Dr. Dorothy Castille
Dr. Dorothy Castille is a Health Science Administrator in NIMHD’s Division of Extramural Scientific Programs. As a program director, she manages the Loan Repayment Programs, projects focused on Social Epidemiology, immigrant health, and community health issues related to American Indian/Alaska Native communities and serves as Project Scientist on U54 Transdisciplinary Collaborative Centers for Health Disparities Research.
Dr. Marcia M. Gómez
Dr. Gómez is a Health Science Policy Analyst who studies minority health, social determinants of health, access to healthcare, health disparities, and health equity. Her work has spanned many areas related to minority health, including HIV/AIDS; substance abuse; mental health; immigrant populations, including migrant farmworkers; women’s health; and maternal and child health.
Dr. Gómez completed her undergraduate studies at Colby College in Waterville, Maine, and received her M.D. from Ross University School of Medicine in Portsmouth, Dominica. She joined the National Institute on Minority Health and Health Disparities in 2013.
Dr. Wayne T. Harris
Dr. Wayne T. Harris serves as contact principal investigator for the Hampton University Minority Men’s Health Initiative and as dean of Hampton University’s School of Pharmacy, which confers the Pharm.D. degree to the largest percentage of African Americans in the country. Dr. Harris is a licensed pharmacist in the state of Georgia who has spent nearly 40 years as a pharmacy educator, administrator, researcher, and practicing pharmacist. He received his B.S. in pharmacy in 1974 from Mercer University Southern School of Pharmacy and his M.S. and Ph.D. in medicinal chemistry from the University of Kansas in 1977 and 1979, respectively. Prior to joining Hampton University in 2010, he served as professor in the Division of Basic Pharmaceutical Sciences of the Xavier University of Louisiana’s College of Pharmacy from August 2009 to May 2010 and as professor and dean of the College of Pharmacy from January 2001 to August 2009. During his tenure as dean at Xavier, he was instrumental in establishing the NIH-supported Center for Minority Health and Health Disparities Research and Education and served as its founding director.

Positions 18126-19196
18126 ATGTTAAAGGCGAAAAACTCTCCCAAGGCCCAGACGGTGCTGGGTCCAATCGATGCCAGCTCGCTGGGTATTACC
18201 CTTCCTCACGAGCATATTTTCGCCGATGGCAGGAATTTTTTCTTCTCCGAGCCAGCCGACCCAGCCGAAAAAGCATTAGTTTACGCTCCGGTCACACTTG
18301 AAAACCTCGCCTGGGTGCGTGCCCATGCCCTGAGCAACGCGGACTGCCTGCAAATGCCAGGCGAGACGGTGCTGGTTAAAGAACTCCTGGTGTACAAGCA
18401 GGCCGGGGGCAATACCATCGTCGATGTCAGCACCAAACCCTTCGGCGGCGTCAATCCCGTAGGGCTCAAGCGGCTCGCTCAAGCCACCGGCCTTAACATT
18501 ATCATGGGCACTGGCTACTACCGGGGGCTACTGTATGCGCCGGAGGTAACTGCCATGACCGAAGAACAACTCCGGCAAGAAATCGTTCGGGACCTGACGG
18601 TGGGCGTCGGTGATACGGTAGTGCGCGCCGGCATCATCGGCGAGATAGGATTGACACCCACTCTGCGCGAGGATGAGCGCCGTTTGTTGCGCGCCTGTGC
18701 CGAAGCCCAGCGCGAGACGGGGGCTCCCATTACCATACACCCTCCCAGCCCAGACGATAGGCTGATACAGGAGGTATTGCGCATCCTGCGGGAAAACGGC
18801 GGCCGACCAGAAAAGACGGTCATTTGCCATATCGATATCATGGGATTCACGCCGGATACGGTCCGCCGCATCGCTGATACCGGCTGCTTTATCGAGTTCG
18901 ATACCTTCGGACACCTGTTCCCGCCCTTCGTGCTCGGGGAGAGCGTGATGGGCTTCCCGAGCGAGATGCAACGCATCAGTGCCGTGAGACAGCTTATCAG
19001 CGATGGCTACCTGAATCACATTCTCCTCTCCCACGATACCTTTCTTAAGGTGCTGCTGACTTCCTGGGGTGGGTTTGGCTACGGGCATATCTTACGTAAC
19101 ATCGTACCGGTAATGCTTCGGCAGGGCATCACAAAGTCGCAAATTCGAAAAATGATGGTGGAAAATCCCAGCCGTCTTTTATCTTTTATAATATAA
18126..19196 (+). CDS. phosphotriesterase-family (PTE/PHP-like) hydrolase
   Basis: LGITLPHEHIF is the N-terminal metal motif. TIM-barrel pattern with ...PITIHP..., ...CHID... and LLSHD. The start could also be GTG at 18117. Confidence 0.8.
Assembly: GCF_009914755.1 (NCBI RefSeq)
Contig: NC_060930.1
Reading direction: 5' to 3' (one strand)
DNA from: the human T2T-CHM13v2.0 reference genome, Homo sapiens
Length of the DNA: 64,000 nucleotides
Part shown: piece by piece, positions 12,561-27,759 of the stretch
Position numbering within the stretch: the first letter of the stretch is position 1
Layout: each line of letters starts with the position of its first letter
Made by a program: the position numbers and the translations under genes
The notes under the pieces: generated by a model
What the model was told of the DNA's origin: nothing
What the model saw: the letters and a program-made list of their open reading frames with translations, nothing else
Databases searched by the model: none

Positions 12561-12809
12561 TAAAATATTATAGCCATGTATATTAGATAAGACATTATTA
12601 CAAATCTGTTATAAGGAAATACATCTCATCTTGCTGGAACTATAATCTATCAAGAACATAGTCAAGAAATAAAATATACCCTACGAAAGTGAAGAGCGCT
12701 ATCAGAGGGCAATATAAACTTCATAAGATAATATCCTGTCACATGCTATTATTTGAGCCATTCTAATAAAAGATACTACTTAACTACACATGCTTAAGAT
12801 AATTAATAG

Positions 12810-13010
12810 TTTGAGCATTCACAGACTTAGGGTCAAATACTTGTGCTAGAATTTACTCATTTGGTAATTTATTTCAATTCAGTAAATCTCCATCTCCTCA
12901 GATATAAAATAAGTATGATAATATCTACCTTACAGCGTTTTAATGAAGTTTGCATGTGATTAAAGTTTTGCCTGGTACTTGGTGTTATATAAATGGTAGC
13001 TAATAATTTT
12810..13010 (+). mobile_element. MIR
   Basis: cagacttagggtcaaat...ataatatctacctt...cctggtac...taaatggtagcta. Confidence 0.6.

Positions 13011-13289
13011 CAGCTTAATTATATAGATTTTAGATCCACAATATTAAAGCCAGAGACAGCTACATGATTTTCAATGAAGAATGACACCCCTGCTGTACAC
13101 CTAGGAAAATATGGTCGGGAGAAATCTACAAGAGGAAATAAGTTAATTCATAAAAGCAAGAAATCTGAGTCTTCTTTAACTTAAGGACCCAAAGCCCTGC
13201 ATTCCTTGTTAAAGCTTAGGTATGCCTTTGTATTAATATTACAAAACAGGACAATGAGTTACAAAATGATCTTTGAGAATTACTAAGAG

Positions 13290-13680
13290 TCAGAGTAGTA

Dr. Tiffany Haynes
Dr. Tiffany Haynes, is an Assistant Professor in the Department of Health Behavior and Health Education at the University of Arkansas for Medical Sciences (UAMS) Fay W. Boozman College of Public Health. Dr. Haynes is a clinical psychologist with expertise in mental health services research, intervention development, and community-based participatory research (CBPR). Her research broadly focuses on improving access to and use of mental health services in rural and underserved communities. Dr. Haynes has served as the PI or Co-Investigator on several NIH and PCORI funded grants examining the feasibility of working with faith communities to improve mental health service use. Specifically, Dr. Haynes is currently the Principal Investigator on a NIMHD funded U01 that aims to test the effectiveness of a faith-based depression intervention within rural African American churches.